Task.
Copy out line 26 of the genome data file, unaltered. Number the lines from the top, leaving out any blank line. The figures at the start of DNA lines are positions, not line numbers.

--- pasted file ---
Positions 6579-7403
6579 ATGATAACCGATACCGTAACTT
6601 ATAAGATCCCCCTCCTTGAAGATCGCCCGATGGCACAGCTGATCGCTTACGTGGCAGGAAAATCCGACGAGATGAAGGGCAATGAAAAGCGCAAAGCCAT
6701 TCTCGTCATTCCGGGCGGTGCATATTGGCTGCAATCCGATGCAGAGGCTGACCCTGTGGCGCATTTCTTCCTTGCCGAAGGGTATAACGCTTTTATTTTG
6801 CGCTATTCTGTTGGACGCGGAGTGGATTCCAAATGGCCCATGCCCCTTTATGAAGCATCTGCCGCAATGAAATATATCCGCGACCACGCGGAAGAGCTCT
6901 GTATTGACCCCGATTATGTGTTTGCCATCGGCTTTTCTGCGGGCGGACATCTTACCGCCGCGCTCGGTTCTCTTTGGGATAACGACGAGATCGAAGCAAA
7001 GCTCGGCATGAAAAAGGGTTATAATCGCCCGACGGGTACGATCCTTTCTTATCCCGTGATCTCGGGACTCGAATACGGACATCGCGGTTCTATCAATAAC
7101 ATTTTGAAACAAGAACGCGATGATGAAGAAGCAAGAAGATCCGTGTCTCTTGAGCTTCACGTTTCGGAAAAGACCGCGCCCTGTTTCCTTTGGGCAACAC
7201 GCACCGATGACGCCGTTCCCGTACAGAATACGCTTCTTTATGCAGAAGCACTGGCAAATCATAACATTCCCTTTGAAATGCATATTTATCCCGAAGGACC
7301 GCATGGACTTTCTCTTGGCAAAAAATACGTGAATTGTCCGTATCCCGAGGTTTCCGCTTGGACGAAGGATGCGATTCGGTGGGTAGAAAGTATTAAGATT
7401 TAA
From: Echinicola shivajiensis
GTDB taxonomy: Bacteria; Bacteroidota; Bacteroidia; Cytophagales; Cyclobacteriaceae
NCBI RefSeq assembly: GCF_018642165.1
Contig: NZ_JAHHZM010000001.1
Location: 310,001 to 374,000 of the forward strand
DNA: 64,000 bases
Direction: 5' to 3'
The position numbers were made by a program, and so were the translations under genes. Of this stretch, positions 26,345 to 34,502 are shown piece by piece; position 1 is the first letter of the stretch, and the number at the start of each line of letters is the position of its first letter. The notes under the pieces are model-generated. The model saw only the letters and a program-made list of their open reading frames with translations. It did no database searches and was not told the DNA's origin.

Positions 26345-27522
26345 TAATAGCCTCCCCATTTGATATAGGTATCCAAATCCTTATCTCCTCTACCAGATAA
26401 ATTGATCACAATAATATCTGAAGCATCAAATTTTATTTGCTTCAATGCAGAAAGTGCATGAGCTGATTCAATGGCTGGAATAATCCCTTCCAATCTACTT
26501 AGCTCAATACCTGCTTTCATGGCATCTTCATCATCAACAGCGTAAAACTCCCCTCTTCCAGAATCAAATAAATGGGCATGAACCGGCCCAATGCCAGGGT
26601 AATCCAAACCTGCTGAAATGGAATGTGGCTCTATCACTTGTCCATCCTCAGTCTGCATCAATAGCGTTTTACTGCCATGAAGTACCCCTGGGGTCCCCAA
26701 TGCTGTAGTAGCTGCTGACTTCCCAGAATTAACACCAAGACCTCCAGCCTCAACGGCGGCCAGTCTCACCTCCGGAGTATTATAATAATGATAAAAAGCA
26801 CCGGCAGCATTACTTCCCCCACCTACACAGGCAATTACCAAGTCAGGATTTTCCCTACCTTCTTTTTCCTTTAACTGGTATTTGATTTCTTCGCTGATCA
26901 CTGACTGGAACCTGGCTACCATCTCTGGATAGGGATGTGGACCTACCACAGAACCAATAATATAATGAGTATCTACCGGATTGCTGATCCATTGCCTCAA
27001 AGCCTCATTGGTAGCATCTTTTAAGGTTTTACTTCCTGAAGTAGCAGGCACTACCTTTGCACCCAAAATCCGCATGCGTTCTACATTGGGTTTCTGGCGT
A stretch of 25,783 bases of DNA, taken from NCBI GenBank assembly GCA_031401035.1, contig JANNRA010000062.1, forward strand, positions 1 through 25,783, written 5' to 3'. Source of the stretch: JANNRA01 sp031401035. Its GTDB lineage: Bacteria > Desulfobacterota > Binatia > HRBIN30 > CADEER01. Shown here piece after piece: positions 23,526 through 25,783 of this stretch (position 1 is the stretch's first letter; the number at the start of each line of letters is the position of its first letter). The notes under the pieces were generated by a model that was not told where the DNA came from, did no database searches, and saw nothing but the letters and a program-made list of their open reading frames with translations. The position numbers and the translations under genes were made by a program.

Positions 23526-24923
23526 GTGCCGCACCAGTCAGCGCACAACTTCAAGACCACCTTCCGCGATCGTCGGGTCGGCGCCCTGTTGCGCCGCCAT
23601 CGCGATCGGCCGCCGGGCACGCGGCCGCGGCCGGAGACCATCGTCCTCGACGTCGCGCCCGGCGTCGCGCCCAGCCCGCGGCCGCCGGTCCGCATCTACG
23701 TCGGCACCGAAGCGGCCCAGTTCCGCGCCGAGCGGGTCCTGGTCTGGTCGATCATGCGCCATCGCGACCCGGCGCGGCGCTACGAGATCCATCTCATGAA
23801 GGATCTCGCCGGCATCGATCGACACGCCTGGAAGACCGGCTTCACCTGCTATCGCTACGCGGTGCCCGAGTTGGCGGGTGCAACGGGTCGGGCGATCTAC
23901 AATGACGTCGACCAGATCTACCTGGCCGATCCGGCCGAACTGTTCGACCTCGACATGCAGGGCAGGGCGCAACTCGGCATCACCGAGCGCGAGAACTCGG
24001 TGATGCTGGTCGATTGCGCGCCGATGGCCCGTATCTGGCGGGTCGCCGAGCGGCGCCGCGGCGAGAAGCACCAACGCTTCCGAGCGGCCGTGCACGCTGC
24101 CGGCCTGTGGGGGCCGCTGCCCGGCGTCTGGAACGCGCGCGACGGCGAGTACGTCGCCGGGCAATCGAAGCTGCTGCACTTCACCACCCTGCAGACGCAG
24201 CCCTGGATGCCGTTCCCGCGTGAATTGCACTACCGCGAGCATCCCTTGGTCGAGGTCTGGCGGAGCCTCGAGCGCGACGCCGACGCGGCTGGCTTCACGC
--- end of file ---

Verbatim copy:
26801 CCGGCAGCATTACTTCCCCCACCTACACAGGCAATTACCAAGTCAGGATTTTCCCTACCTTCTTTTTCCTTTAACTGGTATTTGATTTCTTCGCTGATCA